Terror alert in Jakarta: More than 32,000 troops deployed ahead of election results

Indonesian military preparing for the general election in Jakarta on April 14, 2019. Security agencies are scrambling to foil a suspected plot by a local militant group to set off bombs during protests after official results are announced. PHOTO: REUTERS

JAKARTA - Indonesia is deploying more than 32,000 troops to secure its capital Jakarta, following intelligence of possible terrorist attacks during the release of the presidential election results in the week ahead.

Security agencies are scrambling to foil what they suspect is a plot by a local militant group to set off bombs during street protests, expected after the official vote count is announced by the elections commission (KPU).

"There are indications of terrorists possibly mounting attacks when there is a mass gathering at the KPU building," said national police spokesman Dedi Prasetyo on Monday (May 13).

"So we are taking precautionary measures to optimally thwart such acts."

Brigadier-General Dedi said police and military personnel will also set up security cordons around the Bawaslu elections supervisory body headquarters in downtown Jakarta.

The building is located in Jalan M. H. Thamrin, a major thoroughfare in the city where the first terrorist attack in Indonesia claimed by the Islamic State in Iraq and Syria (ISIS) played out back in 2016.

Last week, supporters of presidential hopeful Prabowo Subianto held two street rallies at Bawaslu to pressure the elections watchdog to act on his allegations of electoral fraud at the April 17 polls.

More such protests are expected in the days ahead, with Mr Prabowo showing no signs of conceding a second race to the incumbent Joko Widodo, who interim results indicate is set to be re-elected once the official vote count is completed by May 22.

The move to beef up security, particularly around the elections commission and Bawaslu buildings, comes after police last week busted a terror cell.

The group was armed with homemade bombs and had the ability to circumvent electronic safeguards set up to prevent bombs from being detonated remotely by a terrorist using a cellphone or radio transmitter.

These signal jammers are effective defensive devices used to protect large areas from a remotely operated improvised explosive device, or IED in military speak.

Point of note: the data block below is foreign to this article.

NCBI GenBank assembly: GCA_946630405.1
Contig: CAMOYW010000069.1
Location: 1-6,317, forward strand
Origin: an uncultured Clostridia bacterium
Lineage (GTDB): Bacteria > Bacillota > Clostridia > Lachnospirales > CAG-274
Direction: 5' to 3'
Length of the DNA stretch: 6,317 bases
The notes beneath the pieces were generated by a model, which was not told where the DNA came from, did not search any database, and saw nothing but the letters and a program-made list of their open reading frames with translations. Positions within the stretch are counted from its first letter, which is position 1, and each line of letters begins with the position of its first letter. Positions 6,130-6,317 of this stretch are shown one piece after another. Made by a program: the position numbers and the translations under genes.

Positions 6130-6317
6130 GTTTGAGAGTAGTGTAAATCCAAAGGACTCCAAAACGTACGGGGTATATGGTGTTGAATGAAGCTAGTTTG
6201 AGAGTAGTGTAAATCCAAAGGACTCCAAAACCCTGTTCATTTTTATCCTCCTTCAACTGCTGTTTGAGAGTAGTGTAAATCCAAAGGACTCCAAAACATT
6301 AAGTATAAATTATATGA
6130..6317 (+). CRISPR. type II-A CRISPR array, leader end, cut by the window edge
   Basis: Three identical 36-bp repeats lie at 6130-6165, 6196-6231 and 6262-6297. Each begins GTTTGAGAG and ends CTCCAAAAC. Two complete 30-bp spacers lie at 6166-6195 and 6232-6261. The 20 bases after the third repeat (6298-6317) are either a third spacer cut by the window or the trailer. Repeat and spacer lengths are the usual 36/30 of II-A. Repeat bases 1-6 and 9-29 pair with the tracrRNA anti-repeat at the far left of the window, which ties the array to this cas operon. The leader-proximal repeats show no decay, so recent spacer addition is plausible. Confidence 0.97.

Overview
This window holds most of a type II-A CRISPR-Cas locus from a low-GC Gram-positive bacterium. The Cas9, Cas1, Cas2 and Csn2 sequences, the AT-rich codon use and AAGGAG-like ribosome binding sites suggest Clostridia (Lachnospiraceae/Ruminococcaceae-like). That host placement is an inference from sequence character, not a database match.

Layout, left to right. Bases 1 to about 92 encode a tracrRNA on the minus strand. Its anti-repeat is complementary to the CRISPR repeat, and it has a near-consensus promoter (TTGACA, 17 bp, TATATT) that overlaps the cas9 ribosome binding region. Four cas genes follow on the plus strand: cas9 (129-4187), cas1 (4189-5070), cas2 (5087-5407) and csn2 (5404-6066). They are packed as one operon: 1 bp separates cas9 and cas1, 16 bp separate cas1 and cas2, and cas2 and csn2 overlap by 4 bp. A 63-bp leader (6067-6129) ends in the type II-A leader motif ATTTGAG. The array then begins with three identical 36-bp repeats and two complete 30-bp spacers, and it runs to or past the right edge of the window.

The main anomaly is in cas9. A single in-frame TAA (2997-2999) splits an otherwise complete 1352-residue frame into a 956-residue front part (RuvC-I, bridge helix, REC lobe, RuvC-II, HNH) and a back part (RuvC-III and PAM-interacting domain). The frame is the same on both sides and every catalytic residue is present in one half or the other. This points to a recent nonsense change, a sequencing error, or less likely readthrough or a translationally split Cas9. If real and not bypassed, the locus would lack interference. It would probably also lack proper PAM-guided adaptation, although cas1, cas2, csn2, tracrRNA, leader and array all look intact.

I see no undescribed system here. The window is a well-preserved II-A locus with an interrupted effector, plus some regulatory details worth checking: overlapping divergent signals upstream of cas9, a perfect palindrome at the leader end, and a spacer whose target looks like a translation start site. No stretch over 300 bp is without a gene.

One of the suspects arrested during the raids by Indonesian counter-terrorism police last Wednesday had modified the switching mechanism of an IED so that a bomb can be set off using Wi-Fi technology instead.

This means the suspect could use Wi-Fi to detonate a bomb in the event that regular cellphone signals are jammed by the police during a protest, said Brig-Gen Dedi.

"With that, he can put (their bombs) in some backpacks, and later he would just detonate them from a distance of 1km for example," he said, referring to a terror suspect he identified only by the initials EY.

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Brig-Gen Dedi did not disclose the total number of suspects arrested in last week's raid but he confirmed that a manhunt is ongoing for other members of the terror cell, which is linked to the Jemaah Ansharut Daulah (JAD).

The JAD, a local militant group with loose ties to ISIS, is responsible for a series of terror plots in Indonesia including the 2016 ISIS-inspired attack in Jakarta, as well as the coordinated suicide bombings of three churches and the local police station in Surabaya in May last year, which killed 14 people.

EY and a second suspect were arrested separately last Wednesday in East Jakarta and Bekasi respectively, based on information from a third terror suspect picked up by police earlier in the week.

Brig-Gen Dedi said that while the police remains the primary target of the JAD, a large crowd of protesters gathered outside the KPU, for example, would also make a soft target for the militants.

He added that the terrorists were hoping that their success in mounting a large-scale attack would reinvigorate other sleeper cells across the country.

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